Technology is entering our lives in new ways every day, and some of those technologies are providing significant benefits to certain industries. Among those is the healthcare industry, which is increasingly using digital health to solve some major challenges the industry is facing.
The problems healthcare organizations have with technology fall into two major categories: keeping up with trends to stay competitive and implementing appropriate regulations to maintain compliance. Ironically, some of the very digital solutions that make healthcare organizations more vulnerable are exactly the ones that can be used to help.
Here are three ways digital health is helping improving healthcare for everyone.
1. Improving Quality of Care
Many discussions in the healthcare industry revolve around improving the quality of patient care and reducing the number of errors in treatment plans. Medical errors do happen, and perhaps more frequently than people think, particularly in less developed parts of the world. For instance, being treated at a hospital in Latin America carries about a 1 in 10 chance of harm caused by inappropriate medical treatment or errors, a significant percentage. Digital health solutions could change all that.
Electronic medical records can be used to reduce mistakes in medication dosages, for example. One relevant study has shown computerized decision support systems have the potential to improve the accuracy of medication dosing by as much as 13 percent. Another showed a similar tool leading to a 59 percent decrease in pharmacy interventions correcting doses.
Other solutions allow medical professionals to consult each other to confirm diagnoses by accessing online networks of other healthcare providers sharing information about their diagnoses and treatment plans. Telehealth and virtual doctor visits can help provide access to specialists for patients living in underserved areas or who routinely struggle to take time off work to get to a doctor.
Technologies like big data analytics, machine learning strategies, and artificial intelligences will soon be leveraged even more. These technologies have the potential to identify patients at higher risk of certain complications or who might benefit from a particular targeted treatment method. It’s no surprise that, when used in combination, these methods have the potential to significantly improve patient care.
2. Increasing the Use of Targeted Treatments
The age of medicine we live in now relies on the use of pharmaceuticals that will benefit the majority of the population. This sounds fine in theory. In practice, it has increased our dependency on broad spectrum antibiotics, created antibiotic-resistant viruses and bacteria, and led to serious complications for some patients.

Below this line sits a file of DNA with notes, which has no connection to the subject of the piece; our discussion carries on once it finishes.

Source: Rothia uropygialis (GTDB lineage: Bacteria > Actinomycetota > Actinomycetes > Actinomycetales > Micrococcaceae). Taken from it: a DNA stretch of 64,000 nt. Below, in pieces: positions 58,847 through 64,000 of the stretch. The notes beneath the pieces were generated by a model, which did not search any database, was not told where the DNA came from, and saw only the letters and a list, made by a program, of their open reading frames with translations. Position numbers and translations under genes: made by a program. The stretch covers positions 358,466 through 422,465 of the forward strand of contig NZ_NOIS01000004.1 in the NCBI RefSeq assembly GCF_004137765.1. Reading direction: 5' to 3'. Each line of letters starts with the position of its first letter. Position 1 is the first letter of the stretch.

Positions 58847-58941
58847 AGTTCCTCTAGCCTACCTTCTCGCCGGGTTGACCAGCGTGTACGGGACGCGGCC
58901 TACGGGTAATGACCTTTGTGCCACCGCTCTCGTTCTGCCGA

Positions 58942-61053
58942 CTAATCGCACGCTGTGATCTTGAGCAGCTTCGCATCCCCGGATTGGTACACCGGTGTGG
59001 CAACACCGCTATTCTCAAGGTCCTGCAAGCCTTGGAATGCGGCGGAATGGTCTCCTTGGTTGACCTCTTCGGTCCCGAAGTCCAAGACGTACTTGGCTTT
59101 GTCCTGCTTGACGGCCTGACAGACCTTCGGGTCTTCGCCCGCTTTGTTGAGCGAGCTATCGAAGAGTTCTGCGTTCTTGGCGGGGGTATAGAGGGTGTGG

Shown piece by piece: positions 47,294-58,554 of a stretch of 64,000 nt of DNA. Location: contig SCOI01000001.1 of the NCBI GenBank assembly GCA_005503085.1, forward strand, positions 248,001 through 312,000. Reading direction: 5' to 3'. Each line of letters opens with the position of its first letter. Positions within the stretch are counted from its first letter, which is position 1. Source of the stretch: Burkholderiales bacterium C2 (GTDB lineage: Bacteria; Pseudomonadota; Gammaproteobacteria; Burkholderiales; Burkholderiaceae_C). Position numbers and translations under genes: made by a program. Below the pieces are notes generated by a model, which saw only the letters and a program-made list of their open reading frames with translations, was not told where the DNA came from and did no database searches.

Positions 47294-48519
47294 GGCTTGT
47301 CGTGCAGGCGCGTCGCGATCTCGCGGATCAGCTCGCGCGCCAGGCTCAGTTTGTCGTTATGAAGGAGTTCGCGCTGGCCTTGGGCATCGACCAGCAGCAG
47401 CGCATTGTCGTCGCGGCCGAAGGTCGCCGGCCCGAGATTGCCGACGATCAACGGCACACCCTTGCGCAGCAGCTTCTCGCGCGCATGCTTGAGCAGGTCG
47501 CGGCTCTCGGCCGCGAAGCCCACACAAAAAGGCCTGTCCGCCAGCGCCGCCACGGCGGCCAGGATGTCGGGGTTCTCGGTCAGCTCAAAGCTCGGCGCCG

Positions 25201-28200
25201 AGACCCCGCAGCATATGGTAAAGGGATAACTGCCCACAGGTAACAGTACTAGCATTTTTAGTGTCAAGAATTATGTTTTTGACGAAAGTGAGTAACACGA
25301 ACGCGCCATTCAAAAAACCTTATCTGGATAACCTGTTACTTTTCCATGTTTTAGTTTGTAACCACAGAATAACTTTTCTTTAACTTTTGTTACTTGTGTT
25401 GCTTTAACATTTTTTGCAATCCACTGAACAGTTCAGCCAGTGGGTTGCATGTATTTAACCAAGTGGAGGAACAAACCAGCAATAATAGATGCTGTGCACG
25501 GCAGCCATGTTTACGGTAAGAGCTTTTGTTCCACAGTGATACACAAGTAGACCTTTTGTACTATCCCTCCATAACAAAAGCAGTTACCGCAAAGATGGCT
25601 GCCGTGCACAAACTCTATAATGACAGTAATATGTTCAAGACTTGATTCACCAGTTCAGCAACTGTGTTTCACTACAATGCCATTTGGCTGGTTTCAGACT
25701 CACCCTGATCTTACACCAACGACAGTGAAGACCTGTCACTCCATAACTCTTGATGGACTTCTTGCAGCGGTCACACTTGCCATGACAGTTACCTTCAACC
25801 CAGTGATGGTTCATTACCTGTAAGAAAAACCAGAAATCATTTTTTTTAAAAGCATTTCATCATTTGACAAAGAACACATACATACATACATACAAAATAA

Patient specific or targeted treatments, drugs, and even therapies are likely to be the medical solutions of tomorrow. With the ability to collect and interpret vast amounts of patient data, doctors and healthcare providers will be better able to note the efficacy of specific drugs or treatment plans for specific patients.
In this way, treatments will be more effective. This is an important development for such debilitating diseases as cancer.
3. Reducing Inefficiency
The healthcare industry features an unusual mix of high-tech solutions along with low-tech processes. This often makes for waste and inefficiency. In fact, administrative expenses are a large part of overall rising healthcare costs. Estimates show that approximately half of the money spent on healthcare administration is wasted in the end. Reducing these inefficiencies by modernizing some of administrative processes could ultimately help lower overall healthcare costs.
For example, in some cases the sharing of patient records still must be done on paper by finding and scanning patient records and then faxing them to a new doctor or hospital. The extra time this takes is not only inefficient, but potentially harmful and dangerous to the patient.
Electronic medical records are helping with this problem, but blockchain technologies also show great potential to address this issue. Storing and sharing patient records by using blockchain allows for secure transmission, protects the patient’s privacy, and complies with HIPAA while ensuring the data’s integrity.
Troubles with supply chain mismanagement are similar in nature to these types of inefficiencies. Initially, they might not be seen as problematic for patients. However, such inefficiencies can result in mismanaged medical inventory or potential shortages of drugs or equipment.
In the end, these troubles cost the healthcare industry—and indirectly, the patients—thousands of dollars and put patient health at risk. Data management systems, when utilized appropriately, can help give providers immediate access to inventory numbers and budget allocations.
The Future of Healthcare Is Digital
Overall, digital health solutions do seem poised to have a huge impact on major problems facing the healthcare industry today. By providing technological solutions to some of these fundamental problems, patient care will improve, and healthcare costs may eventually decrease. Stay tuned for upcoming changes in digital health.